Picture of Yavapai College Prescott Art Gallery Fall Juried Student Exhibition

By Jesse Bertel
Across The Street

More than 60 new works of art by Yavapai College (YC) Visual Arts students will go on display starting Friday, Nov. 25, for the Fall Juried Student Exhibition. The exhibit at YC Prescott Art Gallery, 1100 E. Sheldon St., runs through Jan. 13. The gallery is open from 10 a.m. to 3 p.m., Tuesday through Saturday.

The exciting and varied collection of paintings, drawings, printmaking, digital art, sculpture, woodwork, jewelry, lapidary and ceramics was chosen from more than 150 submissions by YC art students representing a wide variety of art forms.

There will be an Opening Reception from 5 to 7:30 p.m. Friday, Dec. 2. All related events are free and open to the public.

This year’s exhibition was juried by artist Hiroshi Sato, a painter who has participated in numerous solo and group shows in the U.S. and the U.K, including at the Marrow Gallery in San Francisco and the Abend Gallery in Denver.

Sato used two main criteria to evaluate the artworks that were submitted and determine which would qualify for the exhibit.

“You judge it for the aesthetic and the quality of the craftsmanship relative to what seems like the intent of the work,” Sato said. “Intent is kind of the main, I think, criteria of how those two are weighed with each other.”

By measuring the balance between the visual appeal of the work and the artists ability to craft the work relative to its intent, Sato was able to determine the value of each work across different styles and mediums.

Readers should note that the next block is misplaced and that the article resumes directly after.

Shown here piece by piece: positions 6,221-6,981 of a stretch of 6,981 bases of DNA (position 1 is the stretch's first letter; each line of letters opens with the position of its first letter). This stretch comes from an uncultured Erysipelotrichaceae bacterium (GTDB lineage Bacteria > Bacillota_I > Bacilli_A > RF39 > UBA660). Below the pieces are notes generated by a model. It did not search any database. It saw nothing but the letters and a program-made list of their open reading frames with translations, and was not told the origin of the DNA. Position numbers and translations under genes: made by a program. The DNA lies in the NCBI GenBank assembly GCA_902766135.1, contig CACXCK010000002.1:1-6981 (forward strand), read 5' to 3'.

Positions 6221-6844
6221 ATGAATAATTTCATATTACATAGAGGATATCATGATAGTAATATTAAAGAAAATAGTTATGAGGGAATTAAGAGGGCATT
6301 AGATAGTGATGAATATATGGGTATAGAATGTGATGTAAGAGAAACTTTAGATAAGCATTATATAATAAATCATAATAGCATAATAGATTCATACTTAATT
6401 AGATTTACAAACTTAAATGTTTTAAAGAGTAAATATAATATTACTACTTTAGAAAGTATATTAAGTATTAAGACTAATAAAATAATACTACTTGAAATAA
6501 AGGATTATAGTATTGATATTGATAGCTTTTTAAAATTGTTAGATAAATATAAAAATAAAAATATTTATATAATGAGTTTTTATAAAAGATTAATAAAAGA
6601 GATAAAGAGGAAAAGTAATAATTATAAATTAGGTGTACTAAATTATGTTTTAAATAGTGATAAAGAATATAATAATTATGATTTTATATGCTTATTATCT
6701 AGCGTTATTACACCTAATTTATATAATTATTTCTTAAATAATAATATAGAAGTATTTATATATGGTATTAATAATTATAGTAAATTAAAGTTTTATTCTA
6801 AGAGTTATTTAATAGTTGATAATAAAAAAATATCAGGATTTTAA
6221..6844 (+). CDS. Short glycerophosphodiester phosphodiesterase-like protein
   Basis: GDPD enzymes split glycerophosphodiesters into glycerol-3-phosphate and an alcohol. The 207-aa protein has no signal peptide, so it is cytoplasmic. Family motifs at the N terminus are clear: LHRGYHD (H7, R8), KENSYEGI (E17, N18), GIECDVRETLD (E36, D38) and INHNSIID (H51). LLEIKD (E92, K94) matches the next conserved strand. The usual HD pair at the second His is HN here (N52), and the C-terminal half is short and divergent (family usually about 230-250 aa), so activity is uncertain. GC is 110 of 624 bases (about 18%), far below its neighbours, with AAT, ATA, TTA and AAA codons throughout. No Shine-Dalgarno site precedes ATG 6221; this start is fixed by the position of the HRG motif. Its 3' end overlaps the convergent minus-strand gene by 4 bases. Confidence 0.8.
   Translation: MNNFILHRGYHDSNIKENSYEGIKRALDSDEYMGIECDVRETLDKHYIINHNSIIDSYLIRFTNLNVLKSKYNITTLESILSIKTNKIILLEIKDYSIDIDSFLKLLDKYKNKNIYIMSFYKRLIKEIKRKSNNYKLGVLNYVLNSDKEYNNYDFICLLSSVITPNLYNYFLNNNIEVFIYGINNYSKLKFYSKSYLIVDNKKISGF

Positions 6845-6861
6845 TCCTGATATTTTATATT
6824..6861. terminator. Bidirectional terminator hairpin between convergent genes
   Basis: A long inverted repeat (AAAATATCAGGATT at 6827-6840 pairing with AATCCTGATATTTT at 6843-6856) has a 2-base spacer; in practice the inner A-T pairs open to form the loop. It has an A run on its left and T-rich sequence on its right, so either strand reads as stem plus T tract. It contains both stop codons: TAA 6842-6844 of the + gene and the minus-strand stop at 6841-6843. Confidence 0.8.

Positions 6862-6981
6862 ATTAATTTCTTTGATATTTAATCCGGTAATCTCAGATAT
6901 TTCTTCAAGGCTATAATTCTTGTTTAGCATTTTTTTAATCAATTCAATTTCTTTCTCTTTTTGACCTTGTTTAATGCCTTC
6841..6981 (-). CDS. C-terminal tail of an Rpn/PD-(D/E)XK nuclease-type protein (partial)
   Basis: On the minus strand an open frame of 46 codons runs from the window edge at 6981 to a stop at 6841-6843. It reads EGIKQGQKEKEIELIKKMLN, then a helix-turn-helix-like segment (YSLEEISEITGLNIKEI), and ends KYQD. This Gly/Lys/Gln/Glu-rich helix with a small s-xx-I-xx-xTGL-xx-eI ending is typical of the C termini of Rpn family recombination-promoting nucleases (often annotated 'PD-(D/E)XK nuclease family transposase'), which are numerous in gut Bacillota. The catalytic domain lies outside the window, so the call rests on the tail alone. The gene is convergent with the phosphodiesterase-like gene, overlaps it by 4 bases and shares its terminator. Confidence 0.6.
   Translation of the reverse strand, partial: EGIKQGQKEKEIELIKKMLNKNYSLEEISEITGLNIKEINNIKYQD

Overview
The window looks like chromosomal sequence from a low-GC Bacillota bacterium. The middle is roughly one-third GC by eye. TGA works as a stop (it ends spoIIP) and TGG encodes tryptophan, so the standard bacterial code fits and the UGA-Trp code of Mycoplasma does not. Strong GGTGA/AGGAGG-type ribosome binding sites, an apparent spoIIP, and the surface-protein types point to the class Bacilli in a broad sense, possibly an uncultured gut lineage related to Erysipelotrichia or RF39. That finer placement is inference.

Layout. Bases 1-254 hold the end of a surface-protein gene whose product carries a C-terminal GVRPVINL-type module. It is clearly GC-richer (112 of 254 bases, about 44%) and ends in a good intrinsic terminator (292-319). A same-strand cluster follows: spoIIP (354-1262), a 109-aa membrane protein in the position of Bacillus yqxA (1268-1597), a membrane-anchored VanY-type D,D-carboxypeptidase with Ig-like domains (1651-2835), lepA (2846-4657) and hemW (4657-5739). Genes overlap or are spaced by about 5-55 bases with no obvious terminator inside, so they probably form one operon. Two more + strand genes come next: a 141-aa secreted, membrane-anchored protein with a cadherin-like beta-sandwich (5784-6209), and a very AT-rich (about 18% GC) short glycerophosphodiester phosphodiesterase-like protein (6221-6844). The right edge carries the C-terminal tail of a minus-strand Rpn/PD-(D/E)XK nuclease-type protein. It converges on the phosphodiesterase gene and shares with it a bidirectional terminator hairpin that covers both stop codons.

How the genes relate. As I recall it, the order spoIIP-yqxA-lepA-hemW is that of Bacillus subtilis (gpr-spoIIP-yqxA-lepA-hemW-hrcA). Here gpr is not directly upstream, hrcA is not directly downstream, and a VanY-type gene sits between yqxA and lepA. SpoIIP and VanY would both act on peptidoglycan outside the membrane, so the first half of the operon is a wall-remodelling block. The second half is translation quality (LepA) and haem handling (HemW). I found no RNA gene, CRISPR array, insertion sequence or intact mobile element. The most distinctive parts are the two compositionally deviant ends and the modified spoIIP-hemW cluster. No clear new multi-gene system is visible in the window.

“If the craftsmanship seemingly, on the superficial level, didn’t seem like it was ‘good’ but the intent was that it was supposed to have a certain degree of like, let’s say, callousness, or like, let’s say seemingly, improvised or something, that’s a different standard of craftsmanship judgment relative to, let’s say, something that is supposed to appear ‘pristine,’” Sato said.

According to Sato, the highlight of this exhibit is the diversity of styles and approaches to multiple types of art.

“Everybody was doing something of their own thing, that’s what I was relieved to see,” Sato said. “There wasn’t like a teacher or something and they were doing kind of like the same thing that the teachers taught them to do, but it was more like they were really just doing their own kind of work. So, it’s more that diversity is the highlight rather than the individual work itself. In a lot of ways that’s not what’s important. It’s more about what’s being produced.”

For student artists who are considering pursuing a career in art, Sato explained that the main thing that separates working artists from unsuccessful ones is the consistency of creating new work over time.

“The reason a lot of people ‘fail’ is because they stop doing it and that’s like the only reason actually,” Sato said. “Regardless of your situation or whatever happens, if you keep doing it, someday it will still work, or happen, possibly.”

For more information call Gallery Manager Tim Hull, at 928-776-2031, or visit www.ycvisualarts.com.

Jesse Bertel is a reporter/videographer for the Prescott News Network. Follow him on Twitter @ JesseBertel, email him at jbertel@prescottaz.com, or call 928-445-3333, ext. 2043.

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